Featured Research

from universities, journals, and other organizations

Gut microbes promote cell turnover by a well-known pathway

Date:
October 18, 2010
Source:
University of Oregon
Summary:
Microbes matter -- perhaps more than anyone realizes -- in basic biological development and, maybe, they could be a target for reducing cancer risks, according to researchers.

Sections of zebrafish intestines show more proliferating cells (in green) in fish reared in the presence of microbes, left, versus those reared under sterile conditions at right.
Credit: Courtesy of Karen Guillemin

Microbes matter -- perhaps more than anyone realizes -- in basic biological development and, maybe, they could be a target for reducing cancer risks, according to University of Oregon researchers.

In a study of very basic biology of zebrafish, scientists in the UO Institute of Molecular Biology focused on the developing intestine during its early formation in the sterile environment of its eggshell through the exposure to natural colonizing bacteria after hatching.

What they found was eye opening, said Karen Guillemin, professor of biology: Resident microbes in the still-maturing intestine send messages that promote non-disease-related cell proliferation in the same Wnt [pronounced went] signaling pathway where genetic mutations have long been known to give rise to colorectal cancer. The findings appeared online ahead of regular publication in the Proceedings of the National Academy of Sciences.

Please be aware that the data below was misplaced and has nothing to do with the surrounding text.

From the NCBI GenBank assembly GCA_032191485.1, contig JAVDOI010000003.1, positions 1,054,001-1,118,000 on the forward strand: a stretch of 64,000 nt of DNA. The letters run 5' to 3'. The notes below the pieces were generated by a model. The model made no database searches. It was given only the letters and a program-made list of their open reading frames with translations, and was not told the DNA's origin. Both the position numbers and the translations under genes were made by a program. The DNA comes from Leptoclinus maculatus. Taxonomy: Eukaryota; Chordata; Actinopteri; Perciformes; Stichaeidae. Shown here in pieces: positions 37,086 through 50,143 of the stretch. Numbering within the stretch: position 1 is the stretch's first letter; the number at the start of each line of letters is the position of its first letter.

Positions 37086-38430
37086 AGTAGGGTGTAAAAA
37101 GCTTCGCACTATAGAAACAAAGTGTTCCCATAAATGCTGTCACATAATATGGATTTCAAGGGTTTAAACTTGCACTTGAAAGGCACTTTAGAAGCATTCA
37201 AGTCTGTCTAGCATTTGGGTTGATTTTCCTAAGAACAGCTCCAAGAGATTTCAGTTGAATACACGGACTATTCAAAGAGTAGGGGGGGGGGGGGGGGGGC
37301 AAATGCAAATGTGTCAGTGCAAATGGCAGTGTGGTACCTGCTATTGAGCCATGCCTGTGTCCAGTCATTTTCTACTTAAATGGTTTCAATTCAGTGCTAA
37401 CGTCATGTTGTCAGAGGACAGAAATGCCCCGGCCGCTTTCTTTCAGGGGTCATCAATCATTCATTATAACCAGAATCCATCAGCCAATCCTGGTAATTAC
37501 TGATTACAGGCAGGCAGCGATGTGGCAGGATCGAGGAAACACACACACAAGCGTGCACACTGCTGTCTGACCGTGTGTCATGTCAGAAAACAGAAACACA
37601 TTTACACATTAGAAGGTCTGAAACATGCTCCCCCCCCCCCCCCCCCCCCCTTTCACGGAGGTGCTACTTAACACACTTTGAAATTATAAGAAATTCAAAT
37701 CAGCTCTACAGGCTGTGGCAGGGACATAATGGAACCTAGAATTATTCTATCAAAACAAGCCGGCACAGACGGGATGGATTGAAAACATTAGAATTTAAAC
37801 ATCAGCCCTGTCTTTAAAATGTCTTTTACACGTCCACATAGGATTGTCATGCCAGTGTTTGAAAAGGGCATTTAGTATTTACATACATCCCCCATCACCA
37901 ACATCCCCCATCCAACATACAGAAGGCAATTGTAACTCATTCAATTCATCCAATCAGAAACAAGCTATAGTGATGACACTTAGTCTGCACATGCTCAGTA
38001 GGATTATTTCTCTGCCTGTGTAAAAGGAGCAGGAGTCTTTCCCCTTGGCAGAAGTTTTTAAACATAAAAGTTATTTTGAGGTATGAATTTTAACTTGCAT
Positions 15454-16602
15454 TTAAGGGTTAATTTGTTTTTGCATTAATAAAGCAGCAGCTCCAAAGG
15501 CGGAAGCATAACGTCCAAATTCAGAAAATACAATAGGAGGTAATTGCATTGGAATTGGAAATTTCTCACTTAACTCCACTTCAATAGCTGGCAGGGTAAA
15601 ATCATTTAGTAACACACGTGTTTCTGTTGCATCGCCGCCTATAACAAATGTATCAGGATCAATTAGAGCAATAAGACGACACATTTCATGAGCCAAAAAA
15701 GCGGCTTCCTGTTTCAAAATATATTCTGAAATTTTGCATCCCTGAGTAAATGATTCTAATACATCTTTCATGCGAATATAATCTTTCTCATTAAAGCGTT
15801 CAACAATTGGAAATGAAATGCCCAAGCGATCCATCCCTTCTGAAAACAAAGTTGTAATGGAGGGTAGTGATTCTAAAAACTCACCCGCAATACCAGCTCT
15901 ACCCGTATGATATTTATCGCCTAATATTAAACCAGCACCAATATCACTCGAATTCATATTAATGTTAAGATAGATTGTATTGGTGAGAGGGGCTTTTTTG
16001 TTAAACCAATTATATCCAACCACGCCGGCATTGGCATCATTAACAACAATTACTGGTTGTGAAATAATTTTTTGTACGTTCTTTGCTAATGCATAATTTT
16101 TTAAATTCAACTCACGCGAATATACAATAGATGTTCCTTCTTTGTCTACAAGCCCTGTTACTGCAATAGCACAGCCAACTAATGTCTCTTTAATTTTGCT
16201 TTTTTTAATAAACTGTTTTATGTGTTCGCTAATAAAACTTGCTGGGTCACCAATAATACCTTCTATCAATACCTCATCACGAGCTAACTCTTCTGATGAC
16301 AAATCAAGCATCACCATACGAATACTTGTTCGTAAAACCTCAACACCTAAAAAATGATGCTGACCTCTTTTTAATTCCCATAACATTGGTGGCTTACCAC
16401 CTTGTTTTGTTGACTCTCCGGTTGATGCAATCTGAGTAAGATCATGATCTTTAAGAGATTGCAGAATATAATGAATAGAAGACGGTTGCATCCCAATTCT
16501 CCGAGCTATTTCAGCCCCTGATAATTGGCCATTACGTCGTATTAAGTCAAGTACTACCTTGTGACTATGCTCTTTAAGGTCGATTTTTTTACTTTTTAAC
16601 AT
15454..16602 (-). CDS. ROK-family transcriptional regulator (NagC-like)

The complex Wnt pathway in the gut already is considered the starting point for more than 70 percent of sporadic colorectal cancers. In the study, researchers used normal zebrafish and those harboring mutations in the Wnt pathway. They were reared under germ-free conditions and then exposed under laboratory conditions to specific microbes to define how microbial signals interact with the Wnt pathway to promote cell proliferation in the gut.

"We were able to show that microbial signals do feed into and enhance signaling in the Wnt pathway. They feed in at a point after the node where most cancer-promoting genetic mutations occur," Guillemin said. "What this says is that for anyone who is at risk for developing cancer because they have these mutations, it matters what microbes these mutations are associated with. These two pieces of information contribute in parallel and feed into the same pathway."